Charleston, S.C. -- This is how the city of Charleston handles unspeakable tragedy.
On Sunday evening, hours after Emanuel A.M.E. Church opened its doors for the first service following the killing of nine of its congregants Wednesday, thousands in Charleston took to the streets in a show of support and solidarity.
A line of people packed Arthur Ravenel Jr. Bridge, stretching more than two miles from the town of Mount Pleasant to the city of Charleston. Observers on the bridge, and thousands more at the base, joined hands to create a "unity chain," then held a moment of silence that lasted five minutes in honor of the fallen.
Last Wednesday, 21-year-old Dylann Roof joined a Bible study at Emanuel A.M.E. Police say just an hour into the service, Roof removed a gun from a small pack he was wearing and began shooting. When the gunfire ceased, Tywanza Sanders, Ethel Lance, Cynthia Hurd, Rev. Sharonda Singleton, Myra Thompson, Susie Jackson, Rev. DePayne Middleton-Doctor, Rev. Clementa Pinckney and Rev. Daniel L. Simmons Sr. were dead.
Police estimated that 10,000 to 15,000 took part in Sunday’s gathering, according to the Post and Courier. Cars drove slowly past the bridge, taking in the sight and honking horns in solidarity as people chanted “Charleston strong!”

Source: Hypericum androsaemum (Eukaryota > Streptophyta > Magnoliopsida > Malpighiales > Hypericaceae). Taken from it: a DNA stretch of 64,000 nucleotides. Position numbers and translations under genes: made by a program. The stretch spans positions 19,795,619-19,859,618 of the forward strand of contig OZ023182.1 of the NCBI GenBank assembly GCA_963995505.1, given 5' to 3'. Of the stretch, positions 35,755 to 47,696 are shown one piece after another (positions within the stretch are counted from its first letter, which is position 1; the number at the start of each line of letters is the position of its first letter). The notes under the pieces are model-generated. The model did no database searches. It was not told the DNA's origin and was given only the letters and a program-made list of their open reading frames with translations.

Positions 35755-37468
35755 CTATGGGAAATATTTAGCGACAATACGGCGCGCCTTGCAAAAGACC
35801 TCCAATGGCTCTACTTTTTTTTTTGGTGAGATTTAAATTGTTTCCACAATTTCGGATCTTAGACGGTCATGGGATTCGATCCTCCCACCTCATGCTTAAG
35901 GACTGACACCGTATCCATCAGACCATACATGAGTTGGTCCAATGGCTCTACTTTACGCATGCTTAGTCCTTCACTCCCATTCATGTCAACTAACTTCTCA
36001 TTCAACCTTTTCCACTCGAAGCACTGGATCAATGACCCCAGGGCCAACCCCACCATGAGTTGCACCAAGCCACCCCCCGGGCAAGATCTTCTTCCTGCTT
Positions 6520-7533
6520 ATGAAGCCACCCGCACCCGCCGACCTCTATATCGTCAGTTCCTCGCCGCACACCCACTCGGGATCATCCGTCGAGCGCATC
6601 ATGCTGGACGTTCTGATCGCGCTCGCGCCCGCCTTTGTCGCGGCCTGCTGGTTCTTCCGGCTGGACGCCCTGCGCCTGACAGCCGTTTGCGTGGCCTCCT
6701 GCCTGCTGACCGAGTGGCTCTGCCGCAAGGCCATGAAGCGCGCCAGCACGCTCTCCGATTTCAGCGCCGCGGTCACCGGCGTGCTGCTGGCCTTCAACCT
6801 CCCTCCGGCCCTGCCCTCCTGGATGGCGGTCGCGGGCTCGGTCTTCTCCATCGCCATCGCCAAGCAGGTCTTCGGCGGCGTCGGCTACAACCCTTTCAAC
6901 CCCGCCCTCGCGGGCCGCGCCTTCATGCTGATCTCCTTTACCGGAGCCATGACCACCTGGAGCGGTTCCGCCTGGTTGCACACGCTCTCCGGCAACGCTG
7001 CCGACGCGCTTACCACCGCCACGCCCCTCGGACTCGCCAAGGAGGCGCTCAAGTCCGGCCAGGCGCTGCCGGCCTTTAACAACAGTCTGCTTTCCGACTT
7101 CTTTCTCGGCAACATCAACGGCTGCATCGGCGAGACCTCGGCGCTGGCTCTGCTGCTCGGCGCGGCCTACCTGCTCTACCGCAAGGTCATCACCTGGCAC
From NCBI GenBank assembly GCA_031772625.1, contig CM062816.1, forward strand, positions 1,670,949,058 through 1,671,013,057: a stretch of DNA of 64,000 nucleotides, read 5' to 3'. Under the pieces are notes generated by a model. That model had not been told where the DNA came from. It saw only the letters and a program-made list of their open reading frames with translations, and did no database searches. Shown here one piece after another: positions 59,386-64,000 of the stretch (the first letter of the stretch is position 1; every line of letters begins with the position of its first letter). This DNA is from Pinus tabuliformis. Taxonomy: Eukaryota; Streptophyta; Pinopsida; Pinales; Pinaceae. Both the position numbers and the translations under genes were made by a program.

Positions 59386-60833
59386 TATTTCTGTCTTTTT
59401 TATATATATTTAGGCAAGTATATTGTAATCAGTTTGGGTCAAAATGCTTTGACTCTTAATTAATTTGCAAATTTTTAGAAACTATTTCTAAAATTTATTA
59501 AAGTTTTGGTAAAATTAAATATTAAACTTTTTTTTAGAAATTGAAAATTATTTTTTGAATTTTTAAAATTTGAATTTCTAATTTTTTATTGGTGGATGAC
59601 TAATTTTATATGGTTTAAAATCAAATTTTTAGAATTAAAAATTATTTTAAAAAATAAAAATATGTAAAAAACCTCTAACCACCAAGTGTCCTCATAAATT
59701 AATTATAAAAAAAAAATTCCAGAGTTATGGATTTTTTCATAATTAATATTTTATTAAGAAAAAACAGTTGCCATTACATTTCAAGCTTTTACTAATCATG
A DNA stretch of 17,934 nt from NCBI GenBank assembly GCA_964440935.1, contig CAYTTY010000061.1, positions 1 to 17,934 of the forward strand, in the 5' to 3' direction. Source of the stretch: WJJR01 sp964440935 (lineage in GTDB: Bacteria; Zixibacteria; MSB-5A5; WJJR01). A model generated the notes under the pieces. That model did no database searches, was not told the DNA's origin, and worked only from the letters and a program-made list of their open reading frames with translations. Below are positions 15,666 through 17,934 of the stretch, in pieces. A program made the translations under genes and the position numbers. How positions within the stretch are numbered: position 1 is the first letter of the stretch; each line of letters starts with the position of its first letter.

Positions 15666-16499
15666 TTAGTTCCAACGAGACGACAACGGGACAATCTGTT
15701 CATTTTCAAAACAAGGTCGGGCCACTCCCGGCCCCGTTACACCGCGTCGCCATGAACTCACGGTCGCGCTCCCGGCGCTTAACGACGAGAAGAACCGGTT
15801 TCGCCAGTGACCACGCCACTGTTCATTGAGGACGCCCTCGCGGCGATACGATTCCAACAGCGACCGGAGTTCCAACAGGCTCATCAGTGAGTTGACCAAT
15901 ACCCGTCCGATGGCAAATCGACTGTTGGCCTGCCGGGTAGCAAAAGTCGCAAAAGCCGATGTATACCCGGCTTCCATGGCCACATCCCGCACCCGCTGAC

“I’m a member of an A.M.E Church, and I just wanted to come out and show my support for my fellow brothers and sisters who lost their lives,” said 32-year-old Jawanna Goodwin.
“This is a beautiful, beautiful turnout,” Goodwin added. “I love it. My heart is so full right now.”
Strangers could be seen holding one another. Many held handmade signs promoting peace, love and unity.
“Forgiveness is key to unity,” one sign read. “We stand united,” said another.
Many in the crowd expressed gratitude through tears at the way the city had handled the senseless violence. Others handed out cold water bottles to those battling the evening’s sticky humidity.
“I think that the victims of the church shooting are really being honored in such a positive, positive way,” said Elizabeth Gearhart, 18. ”It’s such a great example for the rest of the world to see.”
Jill Johnson, 55, walked through the crowd with a copy of the Post and Courier raised above her head, with the headline: “Hate won’t win."
Sunday was Johnson’s birthday. She shared it with Hurd, who would have also turned 55. Johnson said there was no better way to spend her birthday than to honor Hurd and the other eight who were killed.
“Something said I needed to be here,” Johnson said. “These are all my people. I love these people. And I don’t think I have another tear left -- thank goodness. I cried for three days. This was just a part of the healing.”